It was wonderful that her friends should seem so little elated by the possession of such a home, that the consciousness of it should be so meekly borne. The power of early habit only could account for it. A distinction to which they had been born gave no pride. Their superiority of abode was no more to them than their superiority of person.

But back to the contest! Entrants will draw or paint either the house’s west wing or the gatehouse. The winning entries will be featured on postcards sold at the house. Entry is free; the contest closes September 29 and winners will be announced on October 10. We do hope that those who enter have enjoyed Tilney on the Picturesque.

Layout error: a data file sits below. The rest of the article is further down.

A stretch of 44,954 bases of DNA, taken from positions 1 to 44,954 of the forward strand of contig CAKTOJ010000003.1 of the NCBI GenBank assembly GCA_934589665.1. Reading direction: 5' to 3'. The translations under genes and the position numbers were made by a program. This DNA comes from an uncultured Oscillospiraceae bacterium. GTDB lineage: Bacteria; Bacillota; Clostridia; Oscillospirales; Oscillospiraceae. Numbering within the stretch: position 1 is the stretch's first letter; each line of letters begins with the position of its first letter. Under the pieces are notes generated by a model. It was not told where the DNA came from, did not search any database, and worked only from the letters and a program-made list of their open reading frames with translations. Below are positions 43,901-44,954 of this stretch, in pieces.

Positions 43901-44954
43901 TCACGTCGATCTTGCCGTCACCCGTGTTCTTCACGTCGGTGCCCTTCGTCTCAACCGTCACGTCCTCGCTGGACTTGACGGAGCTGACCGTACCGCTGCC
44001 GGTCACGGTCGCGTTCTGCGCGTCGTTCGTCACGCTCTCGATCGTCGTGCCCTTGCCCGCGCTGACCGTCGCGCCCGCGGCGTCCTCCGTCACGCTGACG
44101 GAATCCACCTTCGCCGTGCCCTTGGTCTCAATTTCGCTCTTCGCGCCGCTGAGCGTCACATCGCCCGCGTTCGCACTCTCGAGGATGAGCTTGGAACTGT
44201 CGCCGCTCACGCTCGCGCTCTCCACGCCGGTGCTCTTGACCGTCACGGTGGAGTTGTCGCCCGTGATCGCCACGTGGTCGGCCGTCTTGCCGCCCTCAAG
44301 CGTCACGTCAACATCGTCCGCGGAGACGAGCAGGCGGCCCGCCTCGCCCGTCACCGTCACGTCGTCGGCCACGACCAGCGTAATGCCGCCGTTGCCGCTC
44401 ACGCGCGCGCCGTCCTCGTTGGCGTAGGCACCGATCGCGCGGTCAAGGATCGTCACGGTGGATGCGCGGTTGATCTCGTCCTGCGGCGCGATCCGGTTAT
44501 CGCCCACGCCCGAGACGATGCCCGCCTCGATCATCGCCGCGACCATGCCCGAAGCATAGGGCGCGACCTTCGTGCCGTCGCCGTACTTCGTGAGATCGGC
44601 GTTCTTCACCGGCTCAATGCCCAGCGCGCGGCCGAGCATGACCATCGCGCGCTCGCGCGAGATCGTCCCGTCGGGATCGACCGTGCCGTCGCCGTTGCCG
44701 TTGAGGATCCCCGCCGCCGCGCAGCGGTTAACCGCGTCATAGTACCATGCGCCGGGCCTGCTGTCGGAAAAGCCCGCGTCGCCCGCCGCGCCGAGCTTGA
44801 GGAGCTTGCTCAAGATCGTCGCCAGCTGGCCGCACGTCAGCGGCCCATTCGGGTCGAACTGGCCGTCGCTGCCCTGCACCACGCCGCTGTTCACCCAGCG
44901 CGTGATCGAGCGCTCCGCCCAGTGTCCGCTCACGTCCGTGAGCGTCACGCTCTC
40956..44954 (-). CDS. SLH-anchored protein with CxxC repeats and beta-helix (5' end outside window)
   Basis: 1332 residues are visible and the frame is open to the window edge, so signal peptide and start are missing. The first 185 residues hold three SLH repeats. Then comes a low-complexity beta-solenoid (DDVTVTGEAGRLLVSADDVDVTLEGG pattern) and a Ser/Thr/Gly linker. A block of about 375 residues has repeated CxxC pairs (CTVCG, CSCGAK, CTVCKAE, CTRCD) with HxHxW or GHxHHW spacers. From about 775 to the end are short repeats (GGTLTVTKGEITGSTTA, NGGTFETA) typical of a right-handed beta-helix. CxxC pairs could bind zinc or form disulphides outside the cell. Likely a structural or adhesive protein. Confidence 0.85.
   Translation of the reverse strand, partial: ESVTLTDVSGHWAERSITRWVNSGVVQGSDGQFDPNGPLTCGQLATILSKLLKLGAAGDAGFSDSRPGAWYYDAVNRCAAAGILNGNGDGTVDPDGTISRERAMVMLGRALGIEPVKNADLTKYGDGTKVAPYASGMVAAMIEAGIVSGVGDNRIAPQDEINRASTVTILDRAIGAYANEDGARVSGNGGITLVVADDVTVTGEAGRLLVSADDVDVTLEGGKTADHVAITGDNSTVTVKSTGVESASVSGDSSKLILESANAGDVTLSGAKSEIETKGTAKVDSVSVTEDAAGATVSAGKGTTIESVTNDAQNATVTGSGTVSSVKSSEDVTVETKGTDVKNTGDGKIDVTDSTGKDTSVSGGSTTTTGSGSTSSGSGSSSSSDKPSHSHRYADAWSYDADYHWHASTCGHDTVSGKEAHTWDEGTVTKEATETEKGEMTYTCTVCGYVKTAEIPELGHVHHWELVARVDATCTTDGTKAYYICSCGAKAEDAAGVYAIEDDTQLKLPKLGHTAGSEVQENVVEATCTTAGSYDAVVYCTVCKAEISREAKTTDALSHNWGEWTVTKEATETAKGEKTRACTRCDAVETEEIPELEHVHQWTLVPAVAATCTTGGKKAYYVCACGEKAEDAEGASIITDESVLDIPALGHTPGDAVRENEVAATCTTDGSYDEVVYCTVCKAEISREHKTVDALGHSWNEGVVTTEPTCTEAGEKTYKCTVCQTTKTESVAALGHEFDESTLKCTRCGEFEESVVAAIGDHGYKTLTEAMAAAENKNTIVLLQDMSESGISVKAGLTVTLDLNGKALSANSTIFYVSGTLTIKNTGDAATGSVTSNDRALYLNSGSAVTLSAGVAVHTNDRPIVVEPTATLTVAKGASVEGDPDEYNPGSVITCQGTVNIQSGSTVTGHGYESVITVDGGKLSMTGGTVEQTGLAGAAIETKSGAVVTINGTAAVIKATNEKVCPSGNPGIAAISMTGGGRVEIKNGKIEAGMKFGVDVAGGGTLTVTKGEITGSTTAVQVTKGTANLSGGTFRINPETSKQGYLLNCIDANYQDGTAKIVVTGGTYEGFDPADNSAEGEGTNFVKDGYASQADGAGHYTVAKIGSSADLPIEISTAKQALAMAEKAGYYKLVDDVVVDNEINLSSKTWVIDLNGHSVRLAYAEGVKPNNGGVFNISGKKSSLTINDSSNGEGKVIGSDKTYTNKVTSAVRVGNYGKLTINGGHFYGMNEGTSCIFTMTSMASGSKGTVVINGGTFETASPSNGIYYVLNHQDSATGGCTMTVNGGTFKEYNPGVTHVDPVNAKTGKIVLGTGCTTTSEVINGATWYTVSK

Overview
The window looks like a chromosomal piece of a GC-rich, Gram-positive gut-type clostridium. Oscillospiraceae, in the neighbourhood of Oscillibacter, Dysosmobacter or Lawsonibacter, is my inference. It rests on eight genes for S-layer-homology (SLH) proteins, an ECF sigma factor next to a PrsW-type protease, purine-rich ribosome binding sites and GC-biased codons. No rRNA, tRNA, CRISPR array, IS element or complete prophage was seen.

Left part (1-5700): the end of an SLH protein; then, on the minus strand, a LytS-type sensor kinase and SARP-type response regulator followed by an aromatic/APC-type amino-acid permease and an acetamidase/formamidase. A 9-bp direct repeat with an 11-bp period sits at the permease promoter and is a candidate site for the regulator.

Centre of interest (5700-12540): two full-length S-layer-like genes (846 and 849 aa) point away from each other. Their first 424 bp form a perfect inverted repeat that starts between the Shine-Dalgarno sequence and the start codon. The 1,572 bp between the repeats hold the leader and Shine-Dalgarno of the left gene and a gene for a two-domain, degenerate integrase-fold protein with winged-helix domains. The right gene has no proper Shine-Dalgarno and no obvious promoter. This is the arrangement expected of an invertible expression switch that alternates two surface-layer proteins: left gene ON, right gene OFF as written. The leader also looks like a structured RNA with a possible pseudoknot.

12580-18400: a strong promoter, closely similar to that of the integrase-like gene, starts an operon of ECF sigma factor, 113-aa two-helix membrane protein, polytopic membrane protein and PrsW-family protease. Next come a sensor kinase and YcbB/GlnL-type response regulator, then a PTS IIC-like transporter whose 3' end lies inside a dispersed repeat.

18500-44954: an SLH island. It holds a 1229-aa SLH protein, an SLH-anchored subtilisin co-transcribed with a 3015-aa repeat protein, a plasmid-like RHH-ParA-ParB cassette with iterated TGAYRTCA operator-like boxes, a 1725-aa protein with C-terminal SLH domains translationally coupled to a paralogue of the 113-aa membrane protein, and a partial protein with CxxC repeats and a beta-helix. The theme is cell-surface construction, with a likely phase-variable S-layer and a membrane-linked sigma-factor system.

They were viewing the country with the eyes of persons accustomed to drawing, and decided on its capability of being formed into pictures, with all the eagerness of real taste. Here Catherine was quite lost. She knew nothing of drawing — nothing of taste:– and she listened to them with an attention which brought her little profit, for they talked in phrases which conveyed scarcely any idea to her. The little which she could understand, however, appeared to contradict the very few notions she had entertained on the matter before. It seemed as if a good view were no longer to be taken from the top of an high hill, and that a clear blue sky was no longer a proof of a fine day.

Okay, we’re pretty quoted out now. Good luck to any of our Gentle Readers who enter the contest (and do let us know how you get on).

Tour Austen Country


Planning your summer vacation? Want to spend it geeking out over Jane Austen, both places important to her life and places that you’ve seen in movie adaptations? There are lots of upcoming tours from which you can choose.